Delta PDP and 2023 zoning albatross
It was not entirely out of frustration or dejection that Governor Ifeanyi Arthur Okowa dismantled his cabinet recently. Scheming by various interest groups and politicians for effective positioning towards the 2023 gubernatorial poll have turned out, not just as a huge distraction, but also a source of irritation to the governor.
The political aspiration by some of his trusted aides in addition to the creeping zoning arguments in the state as well as concerns within the governing Peoples Democratic Party (PDP) regarding the governor’s succession plan seemed to have got to the Delta chief executive. And he struck.
While it remains obvious that the opposition All Progressives Congress (APC) in the state has its eyes on displacing PDP from its steady perch at Dennis Osadebe since 1999, Okowa and PDP need to be smart about their zoning politics. With three Senatorial Districts in the state having had their time, a new cycle is about to begin and which zone begins the round has quietly become the issue.
Closing the loop
NOW, it could be said that ‘rotation’ is the major issue. The push and pull is more defined within the governing PDP, where party faithful are divided between those in support and those vehemently opposed to it. The bone of contention is, which Senatorial district Delta South, Central and North, is entitled to the governorship ticket in 2023.
It would be recalled that the gubernatorial journey began with the Central (Chief James Ibori), South (Dr. Emmanuel Uduaghan) and North, which threw up the incumbent Dr. Ifeanyi Okowa.
The agitation got a notch higher with the sudden emphasis on the claim that the Central, notably the Urhobos, should kick-start the next round. But, those from the South (the Isoko, Ijaw and Itsekiri nation) and North (Ndokwa, Ukwuani, Anioma/Oshimili), particularly the central, have through their words and actions shown that they are not willing to throw in the towel.
It was perhaps owing to these contending scenarios that virtually all PDP faithful, including former Commissioners began to plot their ways into the future.
Sources disclosed that some of the gladiators were getting ready to quit their former positions so as to concentrate on preparations for their governorship aspiration, before the governor got wind of it, and acted quickly and discharged them from his cabinet.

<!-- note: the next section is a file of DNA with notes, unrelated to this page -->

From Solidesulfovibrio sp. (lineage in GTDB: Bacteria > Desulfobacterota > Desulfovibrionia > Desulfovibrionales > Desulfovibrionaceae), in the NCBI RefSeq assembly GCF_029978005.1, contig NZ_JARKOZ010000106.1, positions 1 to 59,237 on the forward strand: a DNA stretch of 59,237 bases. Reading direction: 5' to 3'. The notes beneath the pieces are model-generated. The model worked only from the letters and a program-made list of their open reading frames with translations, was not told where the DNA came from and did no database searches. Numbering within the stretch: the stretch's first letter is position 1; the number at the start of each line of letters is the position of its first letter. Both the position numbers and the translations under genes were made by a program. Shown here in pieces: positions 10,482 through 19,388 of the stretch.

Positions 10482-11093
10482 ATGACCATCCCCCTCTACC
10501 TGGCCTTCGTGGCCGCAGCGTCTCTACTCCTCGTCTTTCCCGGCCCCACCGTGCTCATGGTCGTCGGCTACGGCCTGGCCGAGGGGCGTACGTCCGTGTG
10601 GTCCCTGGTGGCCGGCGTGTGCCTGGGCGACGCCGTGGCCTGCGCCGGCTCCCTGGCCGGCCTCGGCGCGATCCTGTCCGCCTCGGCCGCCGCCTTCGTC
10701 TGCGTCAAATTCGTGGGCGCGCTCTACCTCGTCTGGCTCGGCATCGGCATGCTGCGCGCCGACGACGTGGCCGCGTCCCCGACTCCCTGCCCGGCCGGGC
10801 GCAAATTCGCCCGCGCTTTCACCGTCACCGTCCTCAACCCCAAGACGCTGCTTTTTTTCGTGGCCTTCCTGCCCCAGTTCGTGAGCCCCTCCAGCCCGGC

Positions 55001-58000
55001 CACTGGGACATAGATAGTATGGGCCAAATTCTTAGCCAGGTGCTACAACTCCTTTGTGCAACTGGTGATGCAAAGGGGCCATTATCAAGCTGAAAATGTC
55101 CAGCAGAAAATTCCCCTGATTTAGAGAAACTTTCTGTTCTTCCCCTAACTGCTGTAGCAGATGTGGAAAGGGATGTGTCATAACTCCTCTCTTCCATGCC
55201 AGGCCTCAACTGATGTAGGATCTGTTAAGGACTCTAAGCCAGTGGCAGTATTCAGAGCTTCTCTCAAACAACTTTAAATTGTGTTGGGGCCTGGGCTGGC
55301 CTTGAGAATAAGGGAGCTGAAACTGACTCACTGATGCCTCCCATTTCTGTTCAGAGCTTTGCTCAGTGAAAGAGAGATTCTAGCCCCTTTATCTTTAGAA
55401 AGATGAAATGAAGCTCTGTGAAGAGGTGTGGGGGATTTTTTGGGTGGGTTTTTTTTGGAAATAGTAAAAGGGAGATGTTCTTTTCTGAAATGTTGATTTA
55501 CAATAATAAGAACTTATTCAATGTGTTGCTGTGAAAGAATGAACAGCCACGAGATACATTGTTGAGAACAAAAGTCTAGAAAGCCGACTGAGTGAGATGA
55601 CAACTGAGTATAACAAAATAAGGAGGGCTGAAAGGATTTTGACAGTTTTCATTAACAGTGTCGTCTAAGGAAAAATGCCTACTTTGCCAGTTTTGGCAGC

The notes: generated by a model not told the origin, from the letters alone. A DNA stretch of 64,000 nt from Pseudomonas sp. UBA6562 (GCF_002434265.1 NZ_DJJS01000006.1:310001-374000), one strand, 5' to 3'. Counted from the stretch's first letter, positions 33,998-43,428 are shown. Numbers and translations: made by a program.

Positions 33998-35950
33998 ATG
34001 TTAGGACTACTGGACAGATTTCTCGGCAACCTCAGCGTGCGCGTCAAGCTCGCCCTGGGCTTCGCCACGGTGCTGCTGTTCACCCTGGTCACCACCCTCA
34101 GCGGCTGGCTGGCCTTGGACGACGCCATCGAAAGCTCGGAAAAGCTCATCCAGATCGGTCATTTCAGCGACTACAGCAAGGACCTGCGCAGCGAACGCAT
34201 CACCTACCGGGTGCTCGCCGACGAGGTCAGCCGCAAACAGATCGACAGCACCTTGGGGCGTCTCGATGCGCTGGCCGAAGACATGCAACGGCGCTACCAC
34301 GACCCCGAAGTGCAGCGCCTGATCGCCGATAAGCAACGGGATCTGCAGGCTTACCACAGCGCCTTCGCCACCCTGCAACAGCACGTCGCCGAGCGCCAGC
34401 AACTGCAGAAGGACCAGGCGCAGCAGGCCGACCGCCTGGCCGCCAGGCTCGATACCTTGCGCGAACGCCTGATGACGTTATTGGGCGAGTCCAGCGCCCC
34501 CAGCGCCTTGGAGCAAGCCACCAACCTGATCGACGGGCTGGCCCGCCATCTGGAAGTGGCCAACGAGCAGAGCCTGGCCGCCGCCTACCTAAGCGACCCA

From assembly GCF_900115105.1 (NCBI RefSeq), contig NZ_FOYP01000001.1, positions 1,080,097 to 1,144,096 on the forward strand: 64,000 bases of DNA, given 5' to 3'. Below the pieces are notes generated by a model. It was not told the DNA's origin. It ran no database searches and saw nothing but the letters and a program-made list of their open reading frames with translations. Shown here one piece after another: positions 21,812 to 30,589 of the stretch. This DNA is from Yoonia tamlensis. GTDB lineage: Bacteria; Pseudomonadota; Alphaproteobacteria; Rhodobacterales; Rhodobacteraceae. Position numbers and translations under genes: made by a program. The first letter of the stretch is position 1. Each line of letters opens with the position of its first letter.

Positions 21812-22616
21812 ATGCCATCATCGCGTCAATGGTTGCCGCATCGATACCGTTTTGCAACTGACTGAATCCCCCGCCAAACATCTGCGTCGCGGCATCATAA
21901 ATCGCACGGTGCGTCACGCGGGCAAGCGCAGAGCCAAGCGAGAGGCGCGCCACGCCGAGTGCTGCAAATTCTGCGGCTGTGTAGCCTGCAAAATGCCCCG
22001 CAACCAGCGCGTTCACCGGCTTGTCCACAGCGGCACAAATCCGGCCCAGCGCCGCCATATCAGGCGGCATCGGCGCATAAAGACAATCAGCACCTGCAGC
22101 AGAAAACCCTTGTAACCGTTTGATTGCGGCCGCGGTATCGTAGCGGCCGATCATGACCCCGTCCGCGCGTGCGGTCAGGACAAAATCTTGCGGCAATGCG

In the beginning
FOURTH Republic governor of the state, Chief James Ibori, is said to have propounded the ‘Rotation’ principle in Delta politics. As leader of the famed G-3, Ibori hails from Delta South, while James Manager, the leader of Delta Central and the incumbent, Okowa, who is leader of Delta North are other members of the G-3.
It was said that the rotation was a bargain to favour the three in the political calculus of the state. But, Ibori was said to have knifed the rope that cemented the bond, by introducing Dr. Emmanuel Uduaghan, instead of James Manager into the triumvirate.
Manager had, within the period, held on to the Senate seat in Delta Central. Ibori’s perceived autocratic action of bringing Uduaghan, his cousin, was said to have infuriated the likes of Chief Edwin Clark, just as Ibori was also said to have paid dearly for the alleged ‘wrong’ doing.
When it was the turn of Delta North, however, aspirants from Delta South, Ibori’s zone, flooded the ring, angling to take over from Uduaghan.
Against that background, it could be seen that the dissolution of the state cabinet by Governor Okowa was a countermove, because many of his aides had prepared to throw in the towel. It is believed that if such aides had served the governor notice to quit or put in their resignation, the move would have caused ripples in the state. But, the governor, a suave politician, played a fast one on them.
The governor’s move was also seen as a bold statement that he wanted his ‘Stronger Delta’ mantra to resonate and subsume the subterranean campaigns to avoid distractions. By that singular move, Okowa cleverly blocked, not only openings for fund wastages, but also leakages of sensitive official information.
How far the governor’s smart political decision would go to shape the 2023 governorship in the state, especially regarding who succeeds him in the long run would be seen.
As it is, those who will make the fresh list of Commissioners are expected to be die-hard technocrats rather than politicians, since according to the governor, “when it is time for politics, we will play politics.”